Were capital and financing resources deployed to encourage micro and small businesses to engage, survive, grow and sustain their operation and profitability? Or were they practically denied those chances from the get-go because the requirements for access were too high that they became barriers rather than gateways to the markets? Were resources allocated to capacitate them and build their capabilities, so that they are adequately prepared to handle entrepreneurship responsibilities? Did the survival rate of these enterprises improve as a result of these interventions?

Were ample attention and funding given to ensuring that we will manage disasters and crisis better? The pandemic burdened the health system and the effects of climate change continue to challenge, but there should be programs in place that will prevent, or at least mitigate via quick response the effects of these disasters. If the same problems persist, with the same coping mechanisms instituted every time, then we are bound in a vicious cycle that will take its toll on human lives and properties over and over again.

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In these questions, we can define concrete measurements that will tell the ‘real bosses’ whether those who begged for their votes in the election delivered on their promises. Unfortunately, no one is ever called among those who obtained their mandates to account for their actions and to report on their accomplishments.

The imperative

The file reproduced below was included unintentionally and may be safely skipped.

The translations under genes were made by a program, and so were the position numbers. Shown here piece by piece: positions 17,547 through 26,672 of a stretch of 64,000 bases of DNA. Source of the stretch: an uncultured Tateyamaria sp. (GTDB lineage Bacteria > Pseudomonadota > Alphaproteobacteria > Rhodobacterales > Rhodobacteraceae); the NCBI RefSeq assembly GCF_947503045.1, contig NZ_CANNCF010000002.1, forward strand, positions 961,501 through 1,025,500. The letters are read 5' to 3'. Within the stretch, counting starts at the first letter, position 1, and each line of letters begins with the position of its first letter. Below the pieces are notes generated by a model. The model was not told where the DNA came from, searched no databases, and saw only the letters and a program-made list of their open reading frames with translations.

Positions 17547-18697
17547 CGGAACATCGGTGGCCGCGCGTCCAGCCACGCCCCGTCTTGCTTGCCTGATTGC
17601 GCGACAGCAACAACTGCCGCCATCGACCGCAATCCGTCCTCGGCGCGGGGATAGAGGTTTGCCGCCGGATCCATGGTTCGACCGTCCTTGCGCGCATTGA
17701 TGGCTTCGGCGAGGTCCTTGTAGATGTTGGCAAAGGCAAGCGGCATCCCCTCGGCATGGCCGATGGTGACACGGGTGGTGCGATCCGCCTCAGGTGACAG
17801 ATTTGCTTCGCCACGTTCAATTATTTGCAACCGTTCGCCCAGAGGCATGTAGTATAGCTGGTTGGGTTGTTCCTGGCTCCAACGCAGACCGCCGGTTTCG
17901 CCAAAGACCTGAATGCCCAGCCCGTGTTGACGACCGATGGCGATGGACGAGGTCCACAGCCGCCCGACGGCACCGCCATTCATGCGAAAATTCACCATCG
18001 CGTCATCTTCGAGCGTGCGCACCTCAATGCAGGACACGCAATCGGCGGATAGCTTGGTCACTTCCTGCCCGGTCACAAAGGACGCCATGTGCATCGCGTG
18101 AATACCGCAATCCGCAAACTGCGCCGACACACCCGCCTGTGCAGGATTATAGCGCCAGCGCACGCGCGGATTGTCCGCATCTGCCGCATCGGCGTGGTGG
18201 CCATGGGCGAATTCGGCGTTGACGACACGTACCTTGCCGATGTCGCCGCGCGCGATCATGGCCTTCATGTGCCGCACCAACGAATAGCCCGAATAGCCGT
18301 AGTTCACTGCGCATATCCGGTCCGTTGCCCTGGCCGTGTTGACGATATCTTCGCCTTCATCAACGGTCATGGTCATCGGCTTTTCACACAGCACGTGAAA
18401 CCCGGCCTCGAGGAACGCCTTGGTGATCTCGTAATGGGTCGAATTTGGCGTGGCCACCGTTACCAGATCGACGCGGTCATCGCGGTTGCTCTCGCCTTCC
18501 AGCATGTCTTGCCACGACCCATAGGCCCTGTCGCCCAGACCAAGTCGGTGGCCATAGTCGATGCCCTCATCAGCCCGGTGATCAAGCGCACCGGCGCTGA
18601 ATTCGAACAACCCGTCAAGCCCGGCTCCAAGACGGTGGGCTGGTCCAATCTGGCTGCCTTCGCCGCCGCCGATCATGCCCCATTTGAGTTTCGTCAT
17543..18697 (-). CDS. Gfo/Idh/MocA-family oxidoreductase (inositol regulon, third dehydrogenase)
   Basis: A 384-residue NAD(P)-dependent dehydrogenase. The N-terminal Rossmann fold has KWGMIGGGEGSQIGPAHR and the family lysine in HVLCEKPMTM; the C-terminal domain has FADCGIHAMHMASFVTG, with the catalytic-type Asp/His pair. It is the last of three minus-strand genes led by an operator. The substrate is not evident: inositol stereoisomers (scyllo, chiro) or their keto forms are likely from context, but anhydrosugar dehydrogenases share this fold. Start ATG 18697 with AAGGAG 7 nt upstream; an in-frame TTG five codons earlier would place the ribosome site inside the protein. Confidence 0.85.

As long as we do not put accountability at the top of our list of expectations from those who serve, and for as long as we do not make them responsible for their use and misuse of the funds, then history will keep repeating itself. How else can we explain the recurring issues that were promised resolution every election? Shouldn’t we take them to task for those failures?

Our country begins another six years of journey under new ‘management.’ There is again the stirring of hope that this time, it might be different. Though the new ‘CEO’ will come with the biggest majority vote ever, he will also be accompanied by a divisive environment where the battle lines are clearly drawn. It is a rough start.

The global future postpandemic appears to be a turbulent transition, with COVID-19 infections still on a roller-coaster rise and fall. The problems that were caused by the more than two years of a world stopped on its tracks are already starting to manifest the cracks. The war between Russia and Ukraine has ripples and waves that threaten global peace and security and expected to exacerbate an already severely tested economic system. Rising again will require gargantuan efforts, and people need to work together to provide the push and pull to an economy threatening to stagnate.

It is time to set aside differences because the problems of the collective are bigger than our personal concerns; but they are not mutually exclusive. When the country posts improvements and recovers, we as citizens also benefit. Why should we want it to fail? INQ

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TAGS: Business, Governance, MAPping the Future